Buying Property in Sweden



Foreigners are not restricted from buying properties in Sweden. Expats living in Sweden can choose to buy properties rather than opt for rental accommodation, as the process of buying is seamless and easy.

Property investors have shown a keen interest in the Swedish property market based on its strong economy and stable environment. Although the cost of living is comparable to the UK, interested buyers are surprised to find that most real estate properties are cheaper than in neighbouring countries. The disparity of house prices in Sweden is attributed to the preference of most Swedes to rent rather than buy their property. And though many locals as well as expats often choose to lease, the reality is, buying a house is relatively easier than renting.

Property Showing

Details of properties for sale are usually found in regional and local newspapers, on the worldwide web, from housing companies and real estate agents. Property showings take place on Sunday afternoon and last 30 minutes to an hour. There may be 10 to 20 other people checking the property, expats can request for a private viewing during the bidding process.

The Bidding Process

Keep in mind that the Swedish property market operates in a system of bids. Biddings are done publicly and potential buyers can watch the bid on the internet. There are no regulations on the bidding process and prices can shoot almost instantly so expat must have a fixed limit on how much he will spend. Once the seller finds an attractive bid, a contract which is the only legally binding document, will be signed with the buyer.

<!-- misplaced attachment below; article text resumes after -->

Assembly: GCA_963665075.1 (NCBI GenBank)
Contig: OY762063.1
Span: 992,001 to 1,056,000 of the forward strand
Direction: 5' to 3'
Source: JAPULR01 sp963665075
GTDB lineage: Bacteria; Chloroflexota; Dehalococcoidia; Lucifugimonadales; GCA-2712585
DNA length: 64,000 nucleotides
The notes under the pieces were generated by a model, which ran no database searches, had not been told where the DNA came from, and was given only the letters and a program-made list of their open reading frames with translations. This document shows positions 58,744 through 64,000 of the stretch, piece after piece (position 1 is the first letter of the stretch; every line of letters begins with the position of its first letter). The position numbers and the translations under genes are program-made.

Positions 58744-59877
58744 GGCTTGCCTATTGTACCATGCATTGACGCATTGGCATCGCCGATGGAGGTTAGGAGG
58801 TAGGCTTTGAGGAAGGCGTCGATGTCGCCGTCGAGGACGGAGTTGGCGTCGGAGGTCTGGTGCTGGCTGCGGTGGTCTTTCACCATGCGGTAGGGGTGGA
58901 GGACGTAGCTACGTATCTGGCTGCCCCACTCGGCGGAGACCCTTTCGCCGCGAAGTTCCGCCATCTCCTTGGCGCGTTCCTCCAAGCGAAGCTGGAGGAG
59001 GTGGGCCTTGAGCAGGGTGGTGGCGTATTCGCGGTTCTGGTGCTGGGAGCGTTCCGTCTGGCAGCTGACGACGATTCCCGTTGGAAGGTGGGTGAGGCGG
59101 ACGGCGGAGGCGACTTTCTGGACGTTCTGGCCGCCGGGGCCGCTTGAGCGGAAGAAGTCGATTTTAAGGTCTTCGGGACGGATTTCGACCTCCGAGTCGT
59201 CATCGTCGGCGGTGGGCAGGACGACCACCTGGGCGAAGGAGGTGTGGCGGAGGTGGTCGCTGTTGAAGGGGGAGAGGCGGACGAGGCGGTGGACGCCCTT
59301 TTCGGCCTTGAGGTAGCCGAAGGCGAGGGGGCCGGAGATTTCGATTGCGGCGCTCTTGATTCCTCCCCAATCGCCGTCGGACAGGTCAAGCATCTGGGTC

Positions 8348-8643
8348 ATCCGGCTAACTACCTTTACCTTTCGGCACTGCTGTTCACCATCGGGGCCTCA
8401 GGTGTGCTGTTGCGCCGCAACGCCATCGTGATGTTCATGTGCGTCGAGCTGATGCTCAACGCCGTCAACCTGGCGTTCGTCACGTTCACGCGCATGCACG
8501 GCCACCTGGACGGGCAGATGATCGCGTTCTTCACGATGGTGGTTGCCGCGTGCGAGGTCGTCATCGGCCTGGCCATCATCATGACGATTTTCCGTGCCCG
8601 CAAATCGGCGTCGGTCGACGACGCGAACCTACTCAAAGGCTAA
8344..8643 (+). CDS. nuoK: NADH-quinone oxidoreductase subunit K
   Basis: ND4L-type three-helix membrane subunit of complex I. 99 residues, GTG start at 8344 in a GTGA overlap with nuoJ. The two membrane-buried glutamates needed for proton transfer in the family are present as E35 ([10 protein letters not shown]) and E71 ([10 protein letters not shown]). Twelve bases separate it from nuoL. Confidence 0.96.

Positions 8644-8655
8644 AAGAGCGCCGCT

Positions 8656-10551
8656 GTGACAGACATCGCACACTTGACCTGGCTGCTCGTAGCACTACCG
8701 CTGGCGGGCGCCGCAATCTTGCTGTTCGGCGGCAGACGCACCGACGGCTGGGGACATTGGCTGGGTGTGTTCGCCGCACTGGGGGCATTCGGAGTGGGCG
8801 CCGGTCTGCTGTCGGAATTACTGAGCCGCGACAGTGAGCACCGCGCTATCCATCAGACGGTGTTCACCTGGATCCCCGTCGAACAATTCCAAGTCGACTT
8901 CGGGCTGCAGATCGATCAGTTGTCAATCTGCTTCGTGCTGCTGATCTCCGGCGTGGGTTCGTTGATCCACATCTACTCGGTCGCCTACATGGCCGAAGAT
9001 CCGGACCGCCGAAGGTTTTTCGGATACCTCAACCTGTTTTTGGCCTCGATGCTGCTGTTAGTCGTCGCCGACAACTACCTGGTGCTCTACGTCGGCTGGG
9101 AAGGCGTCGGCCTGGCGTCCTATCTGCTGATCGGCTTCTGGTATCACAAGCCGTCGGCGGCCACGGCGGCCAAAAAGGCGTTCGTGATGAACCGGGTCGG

Fees and Taxes

In Sweden, permanent residents who have stable employment and revenue are able to apply for a loan to purchase a property. Most banks in Sweden grant mortgages of up to 75% of the property value. Any borrower is subject to credit check and repayment schemes are flexible, but on an average of 20 years. Mortgage interest rates are low and usually range from 2%-2.5%.

Getting the services of a real estate agent is a normal practice. Agent fees are usually 3-5% of the sale, which is paid by the seller. Other fees that the buyer should settle are:

  • A deposit or fee to hold the property once an offer has been accepted – 20% of the total value of the property
  • Statlig Fastighetsskatt (Real Estate Tax) – levied at rates ranging from 0.2% to 2.8% on the tax assessed value of the property.
  • Stamp duty – 4.25% of the assessed value of the property
  • Registration Fee – SEK 825 or €96
  • Solicitor’s fee – between 1% and 4% of the purchase price
  • Stamp duty – payable at roughly 1%

It takes about 14 business days to complete the procedure of registering a property in Sweden. The purchase of a residential property normally take place with just the service of a a real estate agent and does not necessarily require the services of a lawyer.

Top Real Estate Locations

Stockholm, Göteborg and Malmö are Sweden's three great cities and popular destinations for real estate, although the cost of properties is skyrocketing. Stockholm is highly urbanised yet full of history while Göteborg is the industrial heart of Sweden. Malmö has a cosier touch and provides easy access for those who work in Copenhagen, Denmark. Property prices in Malmö are lower than in Stockholm and Göteborg. Other popular property locations are in Falsterbo and the university town of Lund. Below are some of the average prices of properties in the Swedish real estate market:

  • 50 square metres apartment for sale in Stockholm - €180,000
  • 200 square metres apartment for sale in Stockholm - €900,000
  • 40 square metres apartment in Göteborg - €75,000
  • Three bedroom house in Falsterbo or Lund - €350,000
  • Cottage outside the city centre – €40,000
  • Large house outside the city centre - €100,000
  • A lake side property in the northern region - €25,000



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